Considering ARENA—the newest EP from NY-raised artist and musician Araya—consists of seven tracks, the colossal rollout and sheer presence are enough to crown it as his best work and rank it above the three previous albums. Besides closing on the twelve-minute track “VA: NIDA,” which makes up about 34% of the runtime, each song has more than enough time to breathe and take bold, sonic risks.
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Each risk never hinders the overall quality, carrying an underlying cinematic sound comparable to the music of artists such as Labrinth or Joji. Basking in a gothic aesthetic fitting for the darker atmosphere, Araya holds his own against instrumentals that could be played at a seedy club or a sprawling cathedral.
In line with the music video where Araya sings inside a towering church, “WHERE FLOWERS GROW TO DIE” stuns thanks to the cinematic organs that send the song soaring. Creeping behind the organs is a trap snare, perhaps more fitting on a hip-hop album, but Araya’s voice makes it work due to how reflective it is of traditional R&B vocals. Unexpectedly, the song morphs into a dance beat, all before reaching the one-minute mark and without losing cohesion.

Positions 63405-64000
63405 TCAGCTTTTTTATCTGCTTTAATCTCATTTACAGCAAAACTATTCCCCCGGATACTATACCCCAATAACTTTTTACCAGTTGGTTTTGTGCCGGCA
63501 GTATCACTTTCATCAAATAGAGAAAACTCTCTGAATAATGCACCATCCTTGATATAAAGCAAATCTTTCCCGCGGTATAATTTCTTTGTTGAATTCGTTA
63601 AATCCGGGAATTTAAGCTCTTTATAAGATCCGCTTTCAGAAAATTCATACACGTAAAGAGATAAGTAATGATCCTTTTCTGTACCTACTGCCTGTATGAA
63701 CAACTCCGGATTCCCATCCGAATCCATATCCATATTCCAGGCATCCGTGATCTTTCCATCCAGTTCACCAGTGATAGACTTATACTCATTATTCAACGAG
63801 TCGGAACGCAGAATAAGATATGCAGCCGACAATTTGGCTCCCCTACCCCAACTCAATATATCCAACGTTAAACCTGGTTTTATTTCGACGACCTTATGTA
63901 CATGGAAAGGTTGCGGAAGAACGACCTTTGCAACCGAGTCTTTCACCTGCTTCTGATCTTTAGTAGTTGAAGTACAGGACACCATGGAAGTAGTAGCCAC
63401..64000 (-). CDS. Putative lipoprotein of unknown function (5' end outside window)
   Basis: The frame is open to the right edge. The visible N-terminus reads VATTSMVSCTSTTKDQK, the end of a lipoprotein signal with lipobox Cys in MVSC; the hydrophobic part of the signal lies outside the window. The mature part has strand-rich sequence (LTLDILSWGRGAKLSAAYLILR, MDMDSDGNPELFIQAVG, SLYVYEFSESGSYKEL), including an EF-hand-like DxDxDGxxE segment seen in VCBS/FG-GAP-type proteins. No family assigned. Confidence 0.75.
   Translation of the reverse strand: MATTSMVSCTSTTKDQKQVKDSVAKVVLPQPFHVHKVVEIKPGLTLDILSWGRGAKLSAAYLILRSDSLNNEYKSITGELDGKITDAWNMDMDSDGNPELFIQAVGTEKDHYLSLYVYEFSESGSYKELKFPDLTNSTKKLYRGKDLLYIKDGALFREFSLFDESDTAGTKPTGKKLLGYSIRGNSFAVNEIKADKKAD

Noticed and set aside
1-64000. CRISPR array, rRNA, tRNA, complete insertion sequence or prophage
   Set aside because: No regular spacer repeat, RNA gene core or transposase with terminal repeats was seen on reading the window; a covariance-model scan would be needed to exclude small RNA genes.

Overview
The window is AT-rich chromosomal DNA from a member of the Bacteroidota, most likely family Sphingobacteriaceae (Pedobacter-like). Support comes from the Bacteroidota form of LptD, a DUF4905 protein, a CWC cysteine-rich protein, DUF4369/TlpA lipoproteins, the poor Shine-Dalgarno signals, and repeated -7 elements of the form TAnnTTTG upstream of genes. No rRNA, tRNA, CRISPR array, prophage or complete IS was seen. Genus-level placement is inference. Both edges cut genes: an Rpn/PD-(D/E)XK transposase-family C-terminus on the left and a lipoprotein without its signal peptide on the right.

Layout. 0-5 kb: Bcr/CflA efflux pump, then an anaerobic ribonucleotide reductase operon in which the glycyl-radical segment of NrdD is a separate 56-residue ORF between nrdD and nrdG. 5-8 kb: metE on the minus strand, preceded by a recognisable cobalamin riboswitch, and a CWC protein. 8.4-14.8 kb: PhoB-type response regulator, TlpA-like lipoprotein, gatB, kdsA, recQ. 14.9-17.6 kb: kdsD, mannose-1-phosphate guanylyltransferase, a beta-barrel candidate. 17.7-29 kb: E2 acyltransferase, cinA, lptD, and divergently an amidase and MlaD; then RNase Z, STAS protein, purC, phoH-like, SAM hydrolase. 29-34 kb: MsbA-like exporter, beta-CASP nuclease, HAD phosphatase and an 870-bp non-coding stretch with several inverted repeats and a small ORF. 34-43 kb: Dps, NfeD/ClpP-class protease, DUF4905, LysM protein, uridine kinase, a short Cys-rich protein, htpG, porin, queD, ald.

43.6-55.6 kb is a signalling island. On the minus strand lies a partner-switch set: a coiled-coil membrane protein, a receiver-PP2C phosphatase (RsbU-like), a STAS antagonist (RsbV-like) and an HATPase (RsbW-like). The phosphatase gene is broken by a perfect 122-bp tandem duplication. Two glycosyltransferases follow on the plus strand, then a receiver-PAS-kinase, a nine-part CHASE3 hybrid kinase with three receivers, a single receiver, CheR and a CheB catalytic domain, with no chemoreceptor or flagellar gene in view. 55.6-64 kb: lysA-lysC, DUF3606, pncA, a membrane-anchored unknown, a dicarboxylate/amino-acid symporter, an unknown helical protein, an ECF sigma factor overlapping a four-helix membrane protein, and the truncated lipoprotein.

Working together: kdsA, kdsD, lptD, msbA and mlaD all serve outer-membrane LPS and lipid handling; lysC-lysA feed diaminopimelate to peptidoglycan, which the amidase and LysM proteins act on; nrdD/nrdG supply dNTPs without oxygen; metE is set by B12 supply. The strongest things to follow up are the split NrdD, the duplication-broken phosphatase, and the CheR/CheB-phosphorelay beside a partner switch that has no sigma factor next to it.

Vocally, he keeps up with the many changes in the beats and sometimes becomes unmistakable from any of the many electronic reverberations. “DRAGON,” in particular, finds Araya humming like a ghost lost in the night, complimenting the often fragile lyrics that never shatter against the abrasive beats.
“POISON” conversely takes a delicate approach to what is essentially a piano ballad. Slowly but surely, the track ascends—or descends, considering the subject matter—into a faint synthesizer buzz, playing the sonic role of the poison Araya weighs against heartbreak. Not long after, the heartbeat tempo breaks through and takes an otherwise somber testimony into a cinematic beat that continues the EP’s cohesive sound.
Professionally produced and confidently delivered, ARENA leaves you questioning why there aren’t more people already tuning in whenever Araya drops. But more than anything, his newest EP shows him wearing his heart on his sleeve like never before.
“This project touches on things seemingly worth fighting for. The basis of this body of work deals with a love that conceived [my] emotional limits,” said Araya.
At the very least, it seems like there are no artistic limits if ARENA is an indicator of an album yet to come.
Words: David Sosa